Systematically Reducing Expenses Through Budgeting

Reviewing our spending in 2018 and pinpointing how we can easily save more money in 2019

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Once you’ve got your budget and have been using it for a few months, you’ll be able to see where your money is actually going. This insight is incredibly powerful and allows you to put your budget to use in a real way that will help you save money.

My wife and I have found that through reviewing our spending over the course of six months or a year, we’re better able to tell how we can reduce our spending day-to-day in certain categories based on our tendencies. It allows us to make behavior changes based on real data, not just feelings. We’re by no means perfect. Not even close. Which means we can keep trying to do better.

Abagail and I identified the following spending categories at the beginning of 2019 based on our 2018 spending as easy places we could cut back without impacting our quality of life. We wanted to reduce spending in categories where the change would be significant: at least $100 or more. Here’s what we cut back on and how it’s been going.

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Every. Single. Year.

Apple phone announcement parody comic

It’s fun following along with announcements of the latest, greatest stuff. At least it is as first. But when you realize that being a “fan” of large corporations only leads to one thing – wanting to buy their products – it becomes a lot less fun.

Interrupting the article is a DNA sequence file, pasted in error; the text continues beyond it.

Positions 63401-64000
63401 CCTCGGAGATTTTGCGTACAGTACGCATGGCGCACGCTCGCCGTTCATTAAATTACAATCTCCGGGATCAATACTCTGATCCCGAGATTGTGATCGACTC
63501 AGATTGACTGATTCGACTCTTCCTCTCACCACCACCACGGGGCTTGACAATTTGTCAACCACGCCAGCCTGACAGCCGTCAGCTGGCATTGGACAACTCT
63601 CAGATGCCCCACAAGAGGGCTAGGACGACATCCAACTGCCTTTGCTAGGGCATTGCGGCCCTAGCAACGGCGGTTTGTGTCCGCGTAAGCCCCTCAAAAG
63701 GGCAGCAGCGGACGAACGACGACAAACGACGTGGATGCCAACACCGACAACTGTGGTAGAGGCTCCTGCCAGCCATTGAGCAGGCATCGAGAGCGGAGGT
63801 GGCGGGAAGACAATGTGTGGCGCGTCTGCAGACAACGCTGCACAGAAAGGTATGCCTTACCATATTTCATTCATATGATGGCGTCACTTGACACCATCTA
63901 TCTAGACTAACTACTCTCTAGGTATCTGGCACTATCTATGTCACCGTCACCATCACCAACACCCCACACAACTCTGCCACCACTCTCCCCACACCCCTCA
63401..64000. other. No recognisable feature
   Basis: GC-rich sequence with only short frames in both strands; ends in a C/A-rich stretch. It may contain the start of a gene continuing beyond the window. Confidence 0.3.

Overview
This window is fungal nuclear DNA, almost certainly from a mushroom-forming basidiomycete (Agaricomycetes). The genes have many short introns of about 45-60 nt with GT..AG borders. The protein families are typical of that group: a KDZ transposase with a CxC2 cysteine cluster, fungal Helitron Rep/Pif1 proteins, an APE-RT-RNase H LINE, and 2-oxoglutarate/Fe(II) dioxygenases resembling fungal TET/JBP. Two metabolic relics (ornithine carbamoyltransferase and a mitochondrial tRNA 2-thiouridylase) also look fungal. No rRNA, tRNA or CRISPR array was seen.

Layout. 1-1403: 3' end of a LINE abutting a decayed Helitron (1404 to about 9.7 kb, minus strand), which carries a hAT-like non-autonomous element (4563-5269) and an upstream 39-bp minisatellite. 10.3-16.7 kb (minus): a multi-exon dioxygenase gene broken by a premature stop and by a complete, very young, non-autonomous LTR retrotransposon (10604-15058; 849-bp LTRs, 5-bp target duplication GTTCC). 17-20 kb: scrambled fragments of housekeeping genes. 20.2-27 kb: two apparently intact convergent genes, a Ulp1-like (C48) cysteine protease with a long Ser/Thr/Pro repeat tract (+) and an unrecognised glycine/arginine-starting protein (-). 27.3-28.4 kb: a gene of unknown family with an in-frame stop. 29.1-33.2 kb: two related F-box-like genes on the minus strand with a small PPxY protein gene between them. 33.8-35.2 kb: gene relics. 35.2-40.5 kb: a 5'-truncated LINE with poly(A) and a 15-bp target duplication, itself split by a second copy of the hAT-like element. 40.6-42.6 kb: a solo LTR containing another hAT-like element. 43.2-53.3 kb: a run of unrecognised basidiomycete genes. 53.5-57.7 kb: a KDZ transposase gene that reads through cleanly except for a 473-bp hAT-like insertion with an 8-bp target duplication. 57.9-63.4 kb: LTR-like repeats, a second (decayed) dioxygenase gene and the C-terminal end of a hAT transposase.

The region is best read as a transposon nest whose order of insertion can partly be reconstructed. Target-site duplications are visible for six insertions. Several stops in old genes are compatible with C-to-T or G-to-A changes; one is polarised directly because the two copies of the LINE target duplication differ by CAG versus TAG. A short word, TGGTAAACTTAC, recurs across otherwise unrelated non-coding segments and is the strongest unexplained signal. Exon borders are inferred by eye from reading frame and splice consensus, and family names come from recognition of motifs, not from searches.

Rarely ever does buying that new thing change your life. Chances are that you don’t need it at all. Sure, maybe the new phone is faster. Or lighter. Or thinner. There will be a new phone next year though. And the year after. Over time those changes to the thing may add up to something significant that could impact your life. But be wary of the lust of newness.

See what happens when you don’t follow along closely with companies and products. Don’t actively seek out tech reviews or news. I bet you’ll have a healthier relationship with your stuff. You’ll spend less time anticipating and more time using what you already have. It’ll free up time to enjoy art or learn or be of service, all three of which I’d rather do than think about some new gadget.

Getting Serious About Saving

Setting financial goals, minimizing what we don’t need, and saving over 50% of our take-home pay

My financial mindset for the last few years has been pretty simple:

  1. No debt, at all costs 🙅‍♂️
  2. Have at least three months of safety net saved up 💰
  3. Max out my Traditional IRA annually 🏖

My wife and I have managed to avoid debt, build up a safety net of six months, and contribute to our retirement accounts as much as possible. Beyond that, we weren’t really sure what to do. So, inevitably, we spent our extra cash. Not on anything too lavish or wild, but we weren’t mindful and didn’t have a plan. Until now.

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